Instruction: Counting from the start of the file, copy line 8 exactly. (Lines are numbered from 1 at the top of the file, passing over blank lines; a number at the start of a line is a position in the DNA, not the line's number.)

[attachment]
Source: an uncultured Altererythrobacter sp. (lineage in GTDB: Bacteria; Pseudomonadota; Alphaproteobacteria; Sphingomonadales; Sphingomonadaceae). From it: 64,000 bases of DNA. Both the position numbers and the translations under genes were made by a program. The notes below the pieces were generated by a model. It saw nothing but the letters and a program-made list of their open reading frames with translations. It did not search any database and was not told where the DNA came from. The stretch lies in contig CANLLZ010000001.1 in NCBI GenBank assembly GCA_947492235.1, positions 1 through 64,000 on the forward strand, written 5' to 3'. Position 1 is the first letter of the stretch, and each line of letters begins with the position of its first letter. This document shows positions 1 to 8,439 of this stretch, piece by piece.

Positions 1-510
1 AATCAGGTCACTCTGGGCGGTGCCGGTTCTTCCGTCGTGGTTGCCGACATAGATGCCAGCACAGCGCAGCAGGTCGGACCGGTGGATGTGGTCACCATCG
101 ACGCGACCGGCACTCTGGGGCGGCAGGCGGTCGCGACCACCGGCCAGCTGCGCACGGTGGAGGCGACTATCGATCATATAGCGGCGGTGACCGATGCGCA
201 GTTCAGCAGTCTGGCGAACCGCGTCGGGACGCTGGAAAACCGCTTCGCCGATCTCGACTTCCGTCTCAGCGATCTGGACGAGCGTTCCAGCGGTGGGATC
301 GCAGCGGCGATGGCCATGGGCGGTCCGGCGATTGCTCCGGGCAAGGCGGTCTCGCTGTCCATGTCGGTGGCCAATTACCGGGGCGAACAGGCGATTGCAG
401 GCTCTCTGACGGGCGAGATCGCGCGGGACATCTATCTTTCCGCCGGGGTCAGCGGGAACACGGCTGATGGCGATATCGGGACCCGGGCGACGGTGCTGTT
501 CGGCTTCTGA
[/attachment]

501 CGGCTTCTGA